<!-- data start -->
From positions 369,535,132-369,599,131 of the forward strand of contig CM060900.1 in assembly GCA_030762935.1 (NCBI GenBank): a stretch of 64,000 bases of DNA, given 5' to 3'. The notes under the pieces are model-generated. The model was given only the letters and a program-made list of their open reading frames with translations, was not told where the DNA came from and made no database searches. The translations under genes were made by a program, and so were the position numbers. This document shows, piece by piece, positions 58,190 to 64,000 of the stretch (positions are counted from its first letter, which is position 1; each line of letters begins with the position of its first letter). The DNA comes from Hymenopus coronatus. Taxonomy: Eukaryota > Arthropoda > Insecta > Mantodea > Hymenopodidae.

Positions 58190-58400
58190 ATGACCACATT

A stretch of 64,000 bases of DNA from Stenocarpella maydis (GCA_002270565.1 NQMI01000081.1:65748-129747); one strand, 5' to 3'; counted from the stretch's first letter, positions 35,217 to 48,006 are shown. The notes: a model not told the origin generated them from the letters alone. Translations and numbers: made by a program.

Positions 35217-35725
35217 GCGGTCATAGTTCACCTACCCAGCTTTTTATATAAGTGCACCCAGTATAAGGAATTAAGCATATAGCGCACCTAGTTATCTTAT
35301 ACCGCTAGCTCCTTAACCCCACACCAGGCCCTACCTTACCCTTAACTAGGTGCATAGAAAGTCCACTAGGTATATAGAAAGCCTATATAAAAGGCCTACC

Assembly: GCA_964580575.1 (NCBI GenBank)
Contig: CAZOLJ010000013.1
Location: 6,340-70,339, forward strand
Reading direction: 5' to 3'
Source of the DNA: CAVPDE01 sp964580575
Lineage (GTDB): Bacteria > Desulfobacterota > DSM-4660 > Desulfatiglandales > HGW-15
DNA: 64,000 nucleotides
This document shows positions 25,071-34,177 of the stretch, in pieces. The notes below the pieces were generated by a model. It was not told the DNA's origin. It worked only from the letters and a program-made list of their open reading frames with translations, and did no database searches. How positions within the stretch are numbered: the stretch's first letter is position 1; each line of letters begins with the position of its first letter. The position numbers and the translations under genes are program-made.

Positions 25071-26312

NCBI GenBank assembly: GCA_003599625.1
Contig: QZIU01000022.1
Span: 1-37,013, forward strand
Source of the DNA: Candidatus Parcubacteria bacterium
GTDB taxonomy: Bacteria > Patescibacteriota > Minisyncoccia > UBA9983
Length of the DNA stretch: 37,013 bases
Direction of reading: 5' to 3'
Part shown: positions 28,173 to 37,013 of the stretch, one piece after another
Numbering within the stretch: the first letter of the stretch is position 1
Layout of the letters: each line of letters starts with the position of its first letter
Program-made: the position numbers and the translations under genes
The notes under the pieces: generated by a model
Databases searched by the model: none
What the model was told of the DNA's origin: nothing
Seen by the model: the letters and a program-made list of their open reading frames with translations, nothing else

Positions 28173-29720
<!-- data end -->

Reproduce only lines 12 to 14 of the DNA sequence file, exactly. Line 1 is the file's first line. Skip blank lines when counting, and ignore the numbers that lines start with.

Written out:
Source of the DNA: CAVPDE01 sp964580575
Lineage (GTDB): Bacteria > Desulfobacterota > DSM-4660 > Desulfatiglandales > HGW-15
DNA: 64,000 nucleotides